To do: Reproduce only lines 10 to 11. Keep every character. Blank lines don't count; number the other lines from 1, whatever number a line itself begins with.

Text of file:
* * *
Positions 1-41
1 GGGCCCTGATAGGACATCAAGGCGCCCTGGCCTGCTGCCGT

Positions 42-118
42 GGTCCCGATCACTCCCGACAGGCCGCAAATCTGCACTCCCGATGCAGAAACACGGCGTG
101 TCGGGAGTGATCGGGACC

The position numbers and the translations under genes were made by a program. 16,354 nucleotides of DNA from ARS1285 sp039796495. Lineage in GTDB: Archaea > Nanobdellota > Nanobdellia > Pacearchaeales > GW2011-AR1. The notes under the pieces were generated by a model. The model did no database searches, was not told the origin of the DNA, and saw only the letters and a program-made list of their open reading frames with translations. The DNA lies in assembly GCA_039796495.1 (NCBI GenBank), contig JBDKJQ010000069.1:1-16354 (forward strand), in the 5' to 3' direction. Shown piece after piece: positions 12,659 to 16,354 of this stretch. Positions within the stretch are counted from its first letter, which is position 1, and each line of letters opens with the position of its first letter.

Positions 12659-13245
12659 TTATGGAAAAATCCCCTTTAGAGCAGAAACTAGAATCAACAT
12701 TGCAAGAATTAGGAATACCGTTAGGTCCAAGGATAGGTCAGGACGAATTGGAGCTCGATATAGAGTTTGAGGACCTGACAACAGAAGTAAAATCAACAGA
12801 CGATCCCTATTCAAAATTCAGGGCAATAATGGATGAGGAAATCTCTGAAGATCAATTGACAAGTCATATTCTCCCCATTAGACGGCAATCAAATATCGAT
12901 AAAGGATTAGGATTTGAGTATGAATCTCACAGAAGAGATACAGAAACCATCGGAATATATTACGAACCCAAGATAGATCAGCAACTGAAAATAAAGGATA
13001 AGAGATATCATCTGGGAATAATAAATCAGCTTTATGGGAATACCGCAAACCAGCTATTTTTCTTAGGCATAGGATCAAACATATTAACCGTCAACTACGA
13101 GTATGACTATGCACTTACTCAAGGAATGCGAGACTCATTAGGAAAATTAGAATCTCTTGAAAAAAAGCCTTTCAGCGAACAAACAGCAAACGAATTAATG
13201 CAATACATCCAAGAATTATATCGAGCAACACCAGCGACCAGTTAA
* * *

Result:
12801 CGATCCCTATTCAAAATTCAGGGCAATAATGGATGAGGAAATCTCTGAAGATCAATTGACAAGTCATATTCTCCCCATTAGACGGCAATCAAATATCGAT
12901 AAAGGATTAGGATTTGAGTATGAATCTCACAGAAGAGATACAGAAACCATCGGAATATATTACGAACCCAAGATAGATCAGCAACTGAAAATAAAGGATA